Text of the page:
NEWS: Version 0.6.2 is out.
The Parallel Ice Sheet Model pism0.6 is an open source, parallel, high-resolution ice sheet model. Features:
Surface velocity, calculated fracture density, and modeled flow results for Filchner Ice Shelf. Click the image to go to The Cryosphere article page.
|Fracture-induced softening for large-scale ice dynamics|
|investigators:||T. Albrecht and A. Levermann|
Fracture processes within ice shelfs have been observed to reduce the retentive forces of the shelves on the Antarctic ice sheet. This paper adds a continuum representation of fractures, and their evolution, to PISM, and applies it to several major ice shelves in Antarctica. A key addition is the introduction of a higher-order scheme for advecting the two-dimensional fracture density field. Fractures and ice flow are coupled through a reduction of modeled ice viscosity proportional to the fracture density, so fracture-induced softening can feed back to cause added shear and self-amplified fracturing. The results of the simulations are compared to observations. Observed sharp across-flow velocity gradients in fracture-weakened regions are reproduced. This fracture-softening model is a basis for a future model of enhanced fracture-based calving.
In a new Nature Communications paper, researchers at Victoria University and the University of New South Wales describe a model study of Antarctic ice sheet evolution over the last 25 kyr using PISM with ocean-forcing inputs from the Earth system model LOVECLIM. They show that when the ocean around Antarctica becomes more stratified, warm water at depth melts the ice sheet faster than when the ocean is less stratified.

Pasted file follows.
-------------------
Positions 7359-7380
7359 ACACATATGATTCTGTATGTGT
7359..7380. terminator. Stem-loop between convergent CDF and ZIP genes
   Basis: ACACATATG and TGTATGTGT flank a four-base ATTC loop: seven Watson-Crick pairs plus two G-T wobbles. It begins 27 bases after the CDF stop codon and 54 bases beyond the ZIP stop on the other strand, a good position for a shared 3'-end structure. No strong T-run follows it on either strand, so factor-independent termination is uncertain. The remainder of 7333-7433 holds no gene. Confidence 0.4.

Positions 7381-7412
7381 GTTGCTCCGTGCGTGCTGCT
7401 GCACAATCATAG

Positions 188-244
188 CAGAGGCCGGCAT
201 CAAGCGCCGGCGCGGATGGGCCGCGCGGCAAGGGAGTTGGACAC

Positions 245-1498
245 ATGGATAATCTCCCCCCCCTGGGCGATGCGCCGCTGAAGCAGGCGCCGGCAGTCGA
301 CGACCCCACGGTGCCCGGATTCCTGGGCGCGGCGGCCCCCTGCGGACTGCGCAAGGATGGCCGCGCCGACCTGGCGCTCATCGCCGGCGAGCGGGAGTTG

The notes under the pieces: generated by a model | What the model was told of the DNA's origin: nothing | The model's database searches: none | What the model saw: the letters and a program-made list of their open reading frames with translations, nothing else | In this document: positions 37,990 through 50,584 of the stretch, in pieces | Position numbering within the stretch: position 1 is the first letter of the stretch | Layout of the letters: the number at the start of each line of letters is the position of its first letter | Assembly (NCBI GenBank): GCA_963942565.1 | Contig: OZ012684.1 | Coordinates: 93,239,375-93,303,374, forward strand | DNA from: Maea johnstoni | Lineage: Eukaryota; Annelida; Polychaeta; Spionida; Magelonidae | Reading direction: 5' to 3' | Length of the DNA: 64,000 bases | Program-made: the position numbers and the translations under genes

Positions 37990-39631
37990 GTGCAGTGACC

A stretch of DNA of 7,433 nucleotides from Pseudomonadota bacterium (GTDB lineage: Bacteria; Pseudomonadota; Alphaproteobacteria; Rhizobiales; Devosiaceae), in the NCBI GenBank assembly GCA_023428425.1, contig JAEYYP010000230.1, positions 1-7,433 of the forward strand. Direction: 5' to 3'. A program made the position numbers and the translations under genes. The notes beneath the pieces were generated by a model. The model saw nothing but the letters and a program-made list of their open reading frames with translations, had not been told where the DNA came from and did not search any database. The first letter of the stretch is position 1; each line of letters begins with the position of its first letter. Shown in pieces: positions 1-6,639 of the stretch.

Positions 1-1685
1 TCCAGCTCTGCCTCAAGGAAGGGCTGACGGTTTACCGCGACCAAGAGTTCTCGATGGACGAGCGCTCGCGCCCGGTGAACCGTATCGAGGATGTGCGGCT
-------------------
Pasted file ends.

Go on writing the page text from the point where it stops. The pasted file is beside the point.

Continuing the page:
The study used a large ensemble of 15 km PISM simulations in a data-constrained mode. In the simulations that best fit a variety of temporal and spatial observations, several episodes of accelerated ice-sheet recession occurred, with the timing of the largest being coincident with meltwater pulse 1A. This episode saw an abrupt rise in global sea level, with an Antarctic contribution of nearly three meters over just a few centuries.
PISM is jointly developed at the University of Alaska, Fairbanks (UAF) and the Potsdam Institute for Climate Impact Research (PIK). UAF developers, who are in the Glaciers Group at the GI, are supported by NASA's Modeling, Analysis, and Prediction and Cryospheric Sciences Programs (grants NAG5-11371, NNX09AJ38C, NNX13AM16G, NNX13AK27G) and by the Arctic Region Supercomputing Center.